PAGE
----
Mucosal Immunotherapy for Peanut Allergy (MIT)

This study is ongoing, but not recruiting participants.
Sponsor:
Collaborator:
University of Arkansas
Information provided by (Responsible Party):
Wesley Burks, MD, University of North Carolina, Chapel Hill
ClinicalTrials.gov Identifier:
NCT00597675
First received: January 4, 2008
Last updated: March 21, 2014
Last verified: March 2014

January 4, 2008
March 21, 2014
March 2007
December 2014   (final data collection date for primary outcome measure)
An outcome measure will be determined by a comparison of the result of the double blind placebo controlled food challenges (DBPCFC)at the starting point and at the end of the study for each of the subjects. [ Time Frame: Three years ] [ Designated as safety issue: Yes ]
Same as current
Complete list of historical versions of study NCT00597675 on ClinicalTrials.gov Archive Site
Other outcome measures will be the changes seen in the pre and post peanut skin tests and the pre and post IgE levels to peanut [ Time Frame: Three years ] [ Designated as safety issue: No ]
Same as current
Not Provided
Not Provided
 
Mucosal Immunotherapy for Peanut Allergy
Mucosal Immunotherapy for Peanut Allergy

The purpose of this study is to determine if mucosal peanut immunotherapy will make subjects who have peanut allergy less allergic and induce changes in their immune system.

Peanut allergy is known to cause severe anaphylactic reactions. Compared with other food allergies it tends to be more persistent and also its prevalence seems to be rising. Currently there is no proven treatment other than strict avoidance. We are attempting to decrease the risk of anaphylaxis on accidental ingestion by desensitizing subjects to peanut using peanut mucosal immunotherapy (MIT). We are also studying the effect of peanut MIT on the peanut specific immune response to determine if tolerance to peanut protein will develop. Children ages one to six with peanut allergy will be randomized to peanut MIT or placebo. Subjects will undergo a modified rush immunotherapy on the first day and then increase the doses at least every two weeks up to a maintenance dose of 4 grams (equivalent to about 13 peanuts). Doses will be taken daily at home except for dose increases which will be done on the research unit. Outcome variables of interest include response to double-blind placebo controlled food challenge, skin prick testing, peanut specific IgE, and adverse events. These results will be compared between the start and end of peanut MIT using appropriate statistical analysis.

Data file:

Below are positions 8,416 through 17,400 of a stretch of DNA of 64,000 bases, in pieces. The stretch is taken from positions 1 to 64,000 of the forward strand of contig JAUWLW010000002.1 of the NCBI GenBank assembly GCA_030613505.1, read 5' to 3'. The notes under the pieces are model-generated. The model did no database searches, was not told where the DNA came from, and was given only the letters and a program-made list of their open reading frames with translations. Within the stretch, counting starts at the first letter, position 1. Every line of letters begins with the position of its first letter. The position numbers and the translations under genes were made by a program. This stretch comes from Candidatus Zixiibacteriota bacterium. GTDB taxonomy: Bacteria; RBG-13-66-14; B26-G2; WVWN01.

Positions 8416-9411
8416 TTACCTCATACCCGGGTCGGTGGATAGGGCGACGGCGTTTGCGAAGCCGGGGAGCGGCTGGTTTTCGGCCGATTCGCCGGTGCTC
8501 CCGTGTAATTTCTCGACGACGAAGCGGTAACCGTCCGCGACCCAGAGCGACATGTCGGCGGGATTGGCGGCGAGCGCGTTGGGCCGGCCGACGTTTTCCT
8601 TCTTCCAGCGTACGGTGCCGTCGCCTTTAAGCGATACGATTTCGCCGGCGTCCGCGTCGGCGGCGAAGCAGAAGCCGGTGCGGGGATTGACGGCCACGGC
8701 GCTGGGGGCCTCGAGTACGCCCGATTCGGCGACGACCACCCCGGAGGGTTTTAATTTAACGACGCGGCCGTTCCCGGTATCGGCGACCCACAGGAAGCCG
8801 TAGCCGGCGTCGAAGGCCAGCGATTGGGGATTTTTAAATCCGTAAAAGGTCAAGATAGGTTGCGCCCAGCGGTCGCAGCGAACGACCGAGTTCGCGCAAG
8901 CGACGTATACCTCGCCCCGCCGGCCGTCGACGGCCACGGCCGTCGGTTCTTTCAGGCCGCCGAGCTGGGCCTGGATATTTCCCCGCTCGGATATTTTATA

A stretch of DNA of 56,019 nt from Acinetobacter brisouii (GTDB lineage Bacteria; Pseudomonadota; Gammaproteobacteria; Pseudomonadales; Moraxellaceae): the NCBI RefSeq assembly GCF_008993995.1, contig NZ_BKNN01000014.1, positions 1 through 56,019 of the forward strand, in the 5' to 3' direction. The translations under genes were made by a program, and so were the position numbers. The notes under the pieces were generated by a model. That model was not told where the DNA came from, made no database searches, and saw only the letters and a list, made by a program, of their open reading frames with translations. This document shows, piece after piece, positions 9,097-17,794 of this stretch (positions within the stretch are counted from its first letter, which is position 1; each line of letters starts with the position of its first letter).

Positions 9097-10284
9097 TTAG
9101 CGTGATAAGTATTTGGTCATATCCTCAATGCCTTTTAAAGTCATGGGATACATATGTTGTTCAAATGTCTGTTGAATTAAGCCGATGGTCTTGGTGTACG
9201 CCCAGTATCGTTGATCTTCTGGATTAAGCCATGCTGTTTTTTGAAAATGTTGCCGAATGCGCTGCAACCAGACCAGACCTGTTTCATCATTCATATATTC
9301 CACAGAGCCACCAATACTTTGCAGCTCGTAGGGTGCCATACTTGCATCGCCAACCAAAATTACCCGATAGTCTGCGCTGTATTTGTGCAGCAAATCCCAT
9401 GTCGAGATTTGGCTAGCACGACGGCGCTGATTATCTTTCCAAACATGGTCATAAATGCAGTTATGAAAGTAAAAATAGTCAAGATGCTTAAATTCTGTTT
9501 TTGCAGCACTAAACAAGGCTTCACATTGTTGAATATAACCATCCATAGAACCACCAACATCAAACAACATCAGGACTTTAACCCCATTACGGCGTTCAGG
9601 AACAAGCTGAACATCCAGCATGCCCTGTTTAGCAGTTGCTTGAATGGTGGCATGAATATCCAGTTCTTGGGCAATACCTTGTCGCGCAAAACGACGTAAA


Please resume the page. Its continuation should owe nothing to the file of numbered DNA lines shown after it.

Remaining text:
Interventional
Not Provided
Allocation: Randomized
Endpoint Classification: Safety/Efficacy Study
Intervention Model: Crossover Assignment
Masking: Double Blind (Subject, Caregiver, Investigator)
Primary Purpose: Treatment
Food Hypersensitivity
  • Biological: Peanut flour
    Defatted peanut flour to be administered
  • Biological: Oat
    Oat flour
  • Placebo Comparator: Oat flour
    This subject receives oat flour from the beginning as the placebo until the unblinding food challenge.
    Intervention: Biological: Oat
  • Active Comparator: Peanut flour
    The subjects who receive peanut flour as mucosal immunotherapy at the start and throughout the study
    Intervention: Biological: Peanut flour
Not Provided

*   Includes publications given by the data provider as well as publications identified by ClinicalTrials.gov Identifier (NCT Number) in Medline.
 
Active, not recruiting
45
December 2014
December 2014   (final data collection date for primary outcome measure)

Inclusion Criteria:

  • Subject between 1 and 6 years of age
  • Diagnosed peanut allergy by immunoglobin E to peanut (IgE to peanut) greater than or equal to 15 within past 6 months and have eaten peanut in diet resulting in a clinical reaction prior to diagnosis
  • Diagnosed peanut allergy by immunoglobin E to peanut (IgE to peanut) greater than or equal to 7 within past 6 months and have had a clinical reaction to peanut ingestion within the past 6 months

Exclusion Criteria:

  • Subjects with a history of severe, anaphylaxis to peanut
  • Medical history that would prevent a double blind placebo controlled oral food challenge (DBPCFC/OFC) to peanut
Both
1 Year to 7 Years
No
Contact information is only displayed when the study is recruiting subjects
United States
 
NCT00597675
Pro00000163
Yes
Wesley Burks, MD, University of North Carolina, Chapel Hill
University of North Carolina, Chapel Hill
University of Arkansas
Principal Investigator: Arvil W Burks, MD University of North Carolina, Chapel Hill
University of North Carolina, Chapel Hill
March 2014

ICMJE     Data element required by the International Committee of Medical Journal Editors and the World Health Organization ICTRP